Inspiration: The Power of Virtual Worlds
When I put on a virtual reality headset for the very first time, my understanding of reality was changed forever. I was amazed to discover that the instant you pull the headset down over your eyes and you see the screen light up, your brain tells you that you are in another world. The illusion is so powerful that users will have physical reactions to what they see on the screen (such as their pulse quickening or their breathing becoming heavier), even though they consciously know that these virtual creations do not exist in real life.
What I find fascinating is that your brain can perform this same trick without a virtual reality headset. These same feelings are generated when one is reading an exciting part of a good book or watching an intense scene in a movie. When it came time to choose a topic for my Master’s research, schools were in the middle of the COVID-19 pandemic, and it just wasn’t practical to have students sharing virtual reality headsets when we were trying to comply with strict social distancing and sanitization protocols. However, I realized that I could still research the most important part of creating a virtual world—the brain. I realigned my research to focus on video games and narratives, exploring how the process of creating a video game can impact a student's understanding of text-based narratives.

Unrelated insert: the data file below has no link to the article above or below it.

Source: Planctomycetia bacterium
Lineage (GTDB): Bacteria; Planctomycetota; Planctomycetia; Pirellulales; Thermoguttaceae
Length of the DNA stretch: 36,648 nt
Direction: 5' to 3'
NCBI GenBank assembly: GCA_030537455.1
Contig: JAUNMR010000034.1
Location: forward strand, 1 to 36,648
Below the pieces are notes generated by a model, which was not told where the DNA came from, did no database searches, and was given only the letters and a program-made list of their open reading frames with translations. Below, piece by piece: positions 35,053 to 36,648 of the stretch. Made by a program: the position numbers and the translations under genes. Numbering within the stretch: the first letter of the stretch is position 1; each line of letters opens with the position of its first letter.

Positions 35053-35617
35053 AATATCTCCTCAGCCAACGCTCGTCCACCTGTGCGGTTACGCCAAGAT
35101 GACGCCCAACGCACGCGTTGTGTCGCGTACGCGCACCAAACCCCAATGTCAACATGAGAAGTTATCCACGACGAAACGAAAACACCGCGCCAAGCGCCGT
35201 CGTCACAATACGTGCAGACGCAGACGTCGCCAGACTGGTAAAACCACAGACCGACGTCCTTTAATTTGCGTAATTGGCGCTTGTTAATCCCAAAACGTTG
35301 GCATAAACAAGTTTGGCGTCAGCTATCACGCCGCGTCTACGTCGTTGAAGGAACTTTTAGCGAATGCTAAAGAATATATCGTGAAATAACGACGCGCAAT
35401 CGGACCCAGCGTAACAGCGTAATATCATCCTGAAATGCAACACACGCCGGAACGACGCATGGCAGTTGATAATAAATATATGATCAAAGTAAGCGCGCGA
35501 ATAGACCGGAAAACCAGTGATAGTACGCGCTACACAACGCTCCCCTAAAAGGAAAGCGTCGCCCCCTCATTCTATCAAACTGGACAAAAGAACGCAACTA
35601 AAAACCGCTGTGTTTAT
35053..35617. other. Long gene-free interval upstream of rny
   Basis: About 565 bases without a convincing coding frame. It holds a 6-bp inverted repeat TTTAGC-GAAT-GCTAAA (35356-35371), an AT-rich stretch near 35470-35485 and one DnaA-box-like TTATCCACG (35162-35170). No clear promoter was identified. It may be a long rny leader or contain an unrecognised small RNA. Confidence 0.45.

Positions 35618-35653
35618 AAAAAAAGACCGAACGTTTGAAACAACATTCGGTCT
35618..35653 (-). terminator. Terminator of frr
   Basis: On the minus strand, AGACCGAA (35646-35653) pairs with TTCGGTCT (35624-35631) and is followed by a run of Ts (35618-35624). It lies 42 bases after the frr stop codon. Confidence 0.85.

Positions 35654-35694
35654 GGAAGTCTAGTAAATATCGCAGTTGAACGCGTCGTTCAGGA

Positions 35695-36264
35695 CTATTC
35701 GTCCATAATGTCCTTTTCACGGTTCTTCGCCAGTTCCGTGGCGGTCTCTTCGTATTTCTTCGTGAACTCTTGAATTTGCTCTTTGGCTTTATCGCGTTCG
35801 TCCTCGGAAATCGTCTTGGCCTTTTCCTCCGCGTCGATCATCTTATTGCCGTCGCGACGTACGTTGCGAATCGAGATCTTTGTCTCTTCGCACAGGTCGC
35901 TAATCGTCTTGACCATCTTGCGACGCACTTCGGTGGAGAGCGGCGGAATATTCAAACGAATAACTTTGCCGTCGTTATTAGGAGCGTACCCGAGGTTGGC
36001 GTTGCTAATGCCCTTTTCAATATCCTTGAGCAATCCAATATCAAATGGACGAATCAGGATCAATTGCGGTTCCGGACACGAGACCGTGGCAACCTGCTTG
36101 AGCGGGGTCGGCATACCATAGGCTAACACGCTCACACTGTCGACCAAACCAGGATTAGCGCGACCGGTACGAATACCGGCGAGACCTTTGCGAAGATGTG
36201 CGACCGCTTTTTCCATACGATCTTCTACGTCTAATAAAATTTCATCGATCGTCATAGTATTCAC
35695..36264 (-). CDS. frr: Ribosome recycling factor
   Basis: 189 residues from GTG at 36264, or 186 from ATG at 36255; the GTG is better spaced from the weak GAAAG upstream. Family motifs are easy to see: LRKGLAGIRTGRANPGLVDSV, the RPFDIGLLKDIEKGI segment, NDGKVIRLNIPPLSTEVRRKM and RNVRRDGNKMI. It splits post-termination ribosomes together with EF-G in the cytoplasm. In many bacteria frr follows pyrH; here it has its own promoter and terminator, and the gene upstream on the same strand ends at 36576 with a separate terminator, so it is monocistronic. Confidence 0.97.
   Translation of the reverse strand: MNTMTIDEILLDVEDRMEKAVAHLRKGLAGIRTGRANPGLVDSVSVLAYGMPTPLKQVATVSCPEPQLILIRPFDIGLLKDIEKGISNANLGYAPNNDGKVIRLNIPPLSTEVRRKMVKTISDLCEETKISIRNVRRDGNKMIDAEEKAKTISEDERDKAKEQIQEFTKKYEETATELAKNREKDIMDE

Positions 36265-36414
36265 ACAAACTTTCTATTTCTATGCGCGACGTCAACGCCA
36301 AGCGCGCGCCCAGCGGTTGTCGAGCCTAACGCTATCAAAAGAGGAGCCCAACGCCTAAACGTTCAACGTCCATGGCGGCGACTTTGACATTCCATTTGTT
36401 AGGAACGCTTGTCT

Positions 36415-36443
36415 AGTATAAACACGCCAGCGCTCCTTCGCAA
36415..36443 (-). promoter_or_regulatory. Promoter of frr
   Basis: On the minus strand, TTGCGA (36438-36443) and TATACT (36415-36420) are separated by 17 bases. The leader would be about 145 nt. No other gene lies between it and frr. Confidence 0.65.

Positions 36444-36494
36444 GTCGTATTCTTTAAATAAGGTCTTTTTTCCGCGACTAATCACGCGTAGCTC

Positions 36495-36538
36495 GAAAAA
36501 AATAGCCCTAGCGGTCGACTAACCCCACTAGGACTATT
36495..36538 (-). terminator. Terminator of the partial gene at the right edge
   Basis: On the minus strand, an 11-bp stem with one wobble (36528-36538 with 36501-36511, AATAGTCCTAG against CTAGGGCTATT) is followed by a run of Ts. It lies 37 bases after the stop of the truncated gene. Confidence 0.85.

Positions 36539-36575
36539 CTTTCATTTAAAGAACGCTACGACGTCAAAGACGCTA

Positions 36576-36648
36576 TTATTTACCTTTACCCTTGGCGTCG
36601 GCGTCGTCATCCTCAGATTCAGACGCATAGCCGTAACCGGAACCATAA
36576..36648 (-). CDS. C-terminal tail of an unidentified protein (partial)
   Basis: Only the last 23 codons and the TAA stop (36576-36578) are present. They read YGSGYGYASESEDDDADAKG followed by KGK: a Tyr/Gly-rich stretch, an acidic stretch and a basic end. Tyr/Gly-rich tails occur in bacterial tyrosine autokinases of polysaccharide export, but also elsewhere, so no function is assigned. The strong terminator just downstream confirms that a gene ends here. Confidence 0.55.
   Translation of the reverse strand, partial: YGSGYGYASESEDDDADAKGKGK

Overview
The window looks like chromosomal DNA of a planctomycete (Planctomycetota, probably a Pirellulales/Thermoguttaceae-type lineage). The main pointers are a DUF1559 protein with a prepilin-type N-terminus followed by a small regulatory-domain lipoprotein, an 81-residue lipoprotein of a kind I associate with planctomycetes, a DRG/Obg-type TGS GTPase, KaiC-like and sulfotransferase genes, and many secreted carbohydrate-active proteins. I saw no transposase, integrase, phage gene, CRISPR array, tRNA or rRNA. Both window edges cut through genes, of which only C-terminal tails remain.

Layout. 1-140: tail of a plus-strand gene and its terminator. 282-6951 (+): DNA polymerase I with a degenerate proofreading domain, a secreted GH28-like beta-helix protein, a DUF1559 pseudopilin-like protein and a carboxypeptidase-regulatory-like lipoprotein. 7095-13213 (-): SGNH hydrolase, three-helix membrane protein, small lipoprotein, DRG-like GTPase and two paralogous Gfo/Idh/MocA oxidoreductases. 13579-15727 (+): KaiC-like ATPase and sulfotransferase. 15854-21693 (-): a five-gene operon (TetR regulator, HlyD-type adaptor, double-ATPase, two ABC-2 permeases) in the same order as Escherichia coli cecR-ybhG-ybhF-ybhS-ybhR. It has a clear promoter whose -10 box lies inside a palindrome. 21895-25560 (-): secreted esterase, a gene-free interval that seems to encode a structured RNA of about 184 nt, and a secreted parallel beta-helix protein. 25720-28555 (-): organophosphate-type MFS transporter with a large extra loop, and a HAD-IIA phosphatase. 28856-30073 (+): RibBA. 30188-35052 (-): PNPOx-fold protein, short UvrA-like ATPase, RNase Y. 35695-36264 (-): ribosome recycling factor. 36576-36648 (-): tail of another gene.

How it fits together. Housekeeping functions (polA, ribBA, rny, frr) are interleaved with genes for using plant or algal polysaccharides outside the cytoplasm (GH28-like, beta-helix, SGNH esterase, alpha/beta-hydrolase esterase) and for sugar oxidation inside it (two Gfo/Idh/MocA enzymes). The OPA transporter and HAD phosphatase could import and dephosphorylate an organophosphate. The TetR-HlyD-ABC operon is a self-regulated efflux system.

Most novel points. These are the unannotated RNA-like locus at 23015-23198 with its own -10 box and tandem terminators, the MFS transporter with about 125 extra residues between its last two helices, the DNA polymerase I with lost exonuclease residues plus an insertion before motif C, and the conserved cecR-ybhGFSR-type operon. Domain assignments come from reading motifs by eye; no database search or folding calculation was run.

Now that I have broadened my understanding of both literacy and the role that the brain plays in generating and understanding virtual worlds, I want to bring this knowledge to other teachers and students. Drawing upon the knowledge I have gained from this research, my next goal is to help students build their literacy skills by creating deeper and more meaningful learning experiences with virtual worlds. I believe that giving other teachers and students the right tools to get started with creating virtual worlds of their own can lead to better lessons, end products, and learning experiences for all.
What you will find in the research
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If you'd like to read more about other epiphanies (both large and small) that I've had throughout this Master's program, feel free to visit my blog: kwehrleyedu.weebly.com